Hirschey, David Brian
Hoffman, Jack Leonard
Hoffman, Nathaniel A.
Holdenried, John Richard
Holmes, Peter Douglas
Hong, Song Yook
Hoort, Steven Thomas
Hopkins, Stephen John
Hume, Edward C.
Hurlburt, Lawrence Arthur
Hutton, Lee J.
Jaag, Tobias
Jacobs, Mary Carroll
Jenkins, James K.
Johnson, Jim B.
Joseph, Ghislain Theodore Joseph
Joseph, Lawrence M.
Jung, Louise R.
Jurmu, Stephen I.
Kaigler, Shirley Ann
Kanter, Richard S.
Kasle, Franklin H.
Katcher, Robert Alan
Kaye, Diane Lynn
Kelly, Abigail S.
Kennedy, Brian G.
Kerstetter, William Edward
Kiburz, Arnold J.
Kolinski, John Thomas
Koller, Carol Anne
Kopinski, Michael D.
Krauthamer, Nina
Krischer, Joel Ernest
Kuhl, David Lee
Kunkel, Daniel H.
Kyser, Nickolas James
Laporte, Adele Pond
Lasser, Mark Lawrence
Latanich, Terry Steven
Lazarine, Louis David
Lazaroff, Michael K.
Lebedoff, Geric
Lee, Neilda C.
Leedom, Gerald Bruce
Lentz, David Werner
Lessem, Louis Albert
Levine, Ronald Evan
Lewis, William Van
Lindenfeld, Richard Beers
Lisle, Charles J.
Liss, Jeffrey F.
Lloyd, Robert M.
Localio, A. Russell
Longhofer, Ronald Stephen
Lutz, Karl Evan
MacLean, John Thomas
Manrose, Susan Mack
Marshall, Barden Bella Irene
Marshall, James
Mayer, Donald Lawrence
McCargo, Samuel Edward
McClay, Susan Diane
McCord, Raymond Vincent
McCue, Martin Thomas
McCulloch, Thomas Robert
McDonald, Frank Bernard
McKay, D. John
McKay, George Holl
McKendry, John Henry
McKinney, Kirk Ashley
McKown, Stephen Bret
McLain, Patrick
McMorrow, Timothy K.
Meadows, Sharon Ann
Meilke, Peter Arthur
Melson, Richard D.
Metz, Virginia Ferris
Micklow, Patricia L.
Miller, David Charles
Milliken, Elaine Wallbank
Moeser, Ekkehard
Moloney, Lawrence A.
Morris, Robert Kurt
Morse, J. Kenneth L.
Morton, Susan Hammond
Moshier, Douglas Jay
Mugdan, Walter E.
Murray, Michael
Muth, Andrew Scott
Nakamura, Hideo
Nelson, Thomas Carl
Neuman, David John
Nicholls, Dale William
Nomura, Kuniaki
Noveck, Morton L.
Oesterle, Dale Arthur
Oku, Masayuki
Oliphant, Charles F.
O'Neill, Bracken Charles
O'Neill, Timothy P.
Orr, Norman David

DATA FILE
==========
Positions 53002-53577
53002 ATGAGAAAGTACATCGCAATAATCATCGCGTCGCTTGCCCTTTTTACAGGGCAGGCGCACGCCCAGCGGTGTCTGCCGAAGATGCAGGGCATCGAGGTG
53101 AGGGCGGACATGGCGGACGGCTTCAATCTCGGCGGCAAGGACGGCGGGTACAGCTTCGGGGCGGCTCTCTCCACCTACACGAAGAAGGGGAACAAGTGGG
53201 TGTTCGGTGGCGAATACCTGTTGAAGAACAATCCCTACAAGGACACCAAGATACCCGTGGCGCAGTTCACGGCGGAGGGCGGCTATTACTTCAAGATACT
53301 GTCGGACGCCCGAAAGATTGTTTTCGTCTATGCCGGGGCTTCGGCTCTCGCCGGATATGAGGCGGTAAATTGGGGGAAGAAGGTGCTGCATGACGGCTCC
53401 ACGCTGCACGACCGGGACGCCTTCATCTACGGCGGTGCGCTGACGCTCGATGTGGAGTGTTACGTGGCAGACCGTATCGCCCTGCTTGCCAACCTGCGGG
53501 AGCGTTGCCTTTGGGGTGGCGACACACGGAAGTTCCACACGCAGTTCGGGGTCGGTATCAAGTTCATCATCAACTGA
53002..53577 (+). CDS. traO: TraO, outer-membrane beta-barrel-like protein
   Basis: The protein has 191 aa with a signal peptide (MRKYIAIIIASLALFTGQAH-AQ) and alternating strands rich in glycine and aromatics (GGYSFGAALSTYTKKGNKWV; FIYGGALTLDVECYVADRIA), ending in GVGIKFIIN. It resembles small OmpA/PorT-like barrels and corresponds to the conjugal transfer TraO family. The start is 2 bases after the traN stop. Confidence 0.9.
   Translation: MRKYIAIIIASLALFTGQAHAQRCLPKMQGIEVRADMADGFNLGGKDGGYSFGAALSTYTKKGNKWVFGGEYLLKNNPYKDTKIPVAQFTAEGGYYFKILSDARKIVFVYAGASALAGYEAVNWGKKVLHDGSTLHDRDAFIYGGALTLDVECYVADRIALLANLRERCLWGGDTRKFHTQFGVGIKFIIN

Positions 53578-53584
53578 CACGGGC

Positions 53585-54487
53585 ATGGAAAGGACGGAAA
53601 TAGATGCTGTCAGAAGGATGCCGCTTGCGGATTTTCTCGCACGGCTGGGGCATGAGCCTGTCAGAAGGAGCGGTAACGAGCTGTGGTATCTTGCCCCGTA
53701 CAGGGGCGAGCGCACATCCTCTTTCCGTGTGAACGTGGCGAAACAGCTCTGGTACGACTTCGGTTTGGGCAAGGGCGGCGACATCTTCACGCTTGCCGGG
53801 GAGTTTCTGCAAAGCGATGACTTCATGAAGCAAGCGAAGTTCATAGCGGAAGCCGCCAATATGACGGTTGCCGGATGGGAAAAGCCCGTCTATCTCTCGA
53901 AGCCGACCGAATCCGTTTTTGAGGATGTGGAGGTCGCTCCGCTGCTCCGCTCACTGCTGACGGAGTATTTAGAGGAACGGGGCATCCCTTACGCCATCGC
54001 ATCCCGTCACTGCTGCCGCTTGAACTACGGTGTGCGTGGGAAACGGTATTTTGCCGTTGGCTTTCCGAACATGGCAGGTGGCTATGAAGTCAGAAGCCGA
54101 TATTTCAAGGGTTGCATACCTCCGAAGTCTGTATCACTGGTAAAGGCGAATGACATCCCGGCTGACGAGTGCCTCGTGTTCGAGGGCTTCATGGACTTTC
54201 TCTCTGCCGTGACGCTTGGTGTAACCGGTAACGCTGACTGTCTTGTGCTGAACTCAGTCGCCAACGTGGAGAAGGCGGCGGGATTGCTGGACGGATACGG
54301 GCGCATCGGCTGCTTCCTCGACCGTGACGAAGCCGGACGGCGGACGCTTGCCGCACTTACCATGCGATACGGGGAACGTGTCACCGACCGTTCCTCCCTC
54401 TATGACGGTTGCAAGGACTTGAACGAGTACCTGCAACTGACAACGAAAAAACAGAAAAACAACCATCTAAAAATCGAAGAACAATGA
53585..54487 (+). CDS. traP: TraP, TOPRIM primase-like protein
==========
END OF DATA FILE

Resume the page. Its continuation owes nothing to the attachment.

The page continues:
Pagano, George A.
Palmiere, Paul David
Parent, Theodore H.
Parks, George
Parsons, Wayne D.
Paruch, David Henry
Payne, Douglas B.
Pearl, Robert F.
Pellow, David M.
Petelle, James F.
Peterson, David Reid
Petterson, Bruce Norris
Phillips, Randall Edward
Pierce, Joel F.
Pingleton, Gail Marie
Polito, Joseph M.
Pomerantz, Mark Floyd
Ponce, Frank
Potter, Fred Leon
Poulin, Anne Bowen
Powell, Antonia M.
Powers, Paula Houser
Prael, Christoph
Randt, Clark Thorp
Rapaport, Roger Alan
Raven, Jonathan E.
Rector, Brent D.
Reddick, Conrad Reuel
Reitz, John C.
Richardson, Frank Andrew
Ritok, Joseph Alex
Roach, S. John
Robinson, Howard L.
Rodgers, James Joseph
Roebuck, John C.
Roels, John Michael
Rosen, Arlene Beth
Rosenthal, Peter M.
Roth, Alexander D.
Rowley, Mark Alan
Rubin, Alan Ira
Rubinfeld, Gail
Runyan, Michael H.
Ruppel, Dennis George
Rutherford, Patricia J.
Saizan, Alveraize T.
Salek, Frederick J.
Sanders, Richard C.
Santiago, Miriam D.
Sarafopoulos, John
Saylor, Larry James
Scarlett, Robert Russell
Schibley, James Vernon
Schiffer, Nancy Jean
Schorling, William H.
Schorr, Kenneth L
Seeligson, Rita Elizabeth
Seifert, Paul Michael
Sesser, Gary D.
Shaw, Donald Bruce
Sherwood, John Thomas
Shiener, Gale Susan
Shoichet, Franklin William
Sicks, James N.
Sigman, Lloyd M.
Sikkema, Gary Dennis
Simmons, Ernest J.
Sinder, Fred L.
Smith, Alfred Emory
Smith, Timothy S.
Smith, Wesley Lee
Sobel, Thomas W.
Spaniolo, James D.
Spaulding, Dow Maurice
Spivack, Dennis Robert
Spoon, Elliot Alan
Sprinkle, Douglas W.
Sprunger, Barton T.
Stack, Michael Anthony
Stanley, David Yale
Stanton, Bruce Elliot
Steel, Adrian Lee
Steiner, Alison
Stern, Barry J.
Stevens, John Alden
Stoetzer, James Brian
Stoloff, Robert H.
Street, William Terry
Sue, Herbert John
Sutherland, Stanley E.
Tchekhoff, Serge-Antoin
Teich, Paul Frederick
Thomas, Michael Robert
Thomas, Philip A.
Thomson, Robert H.
Thornbladh, Kurt Robertson
Timmer, Barbara
Tisdale, Douglas M.
Toda, Makoto
Trillana, Pablo Santos
Urda, Richard B.
Uzzell, James George
Vandenberg, Raymond L.
VanHook, Matthew Boyd
VanOchten, Marjorie Mae
Verdun, Aubrey Vincent
Victor, Richard Bert
Vrataric, James R.
Waggett, Jean McMonigle
Wagner, Stephen E.
Walker, F. Ronalds
Wallis, Douglas John
Walton, Lamont M.
Walzer, Barbara T.
Wamsley, James Lawrence
Wanger, Peter L.
Ward, Erica A.
Waterman, David Frantz
Watkins, Douglas Alan
Wechsler, Steven
Weinberger, Alan Mark
Werhnyak, Ronald Joseph
Wessely, Robert P.
Westen, Valerie Lynn
White, Barry F.
Whitehead, James Fred
Wille, Johann Heinrich
Williams, Junious
Williams, Michael John
Williams, Paul Agnew
Wolowitz, David
Wongwattanasan, Chaiwat
Woolfalk, Harold B.
Yamanouchi, Nobutoshi
Yamazaki, Haruhisa
Zarnowitz, Steven
Zatolokin, James Robert
Zeliff, Harry Joseph M.
Zera, Paula Marie
Zumeta, Zena Dorfman
 
Michigan Law Wordmark Print View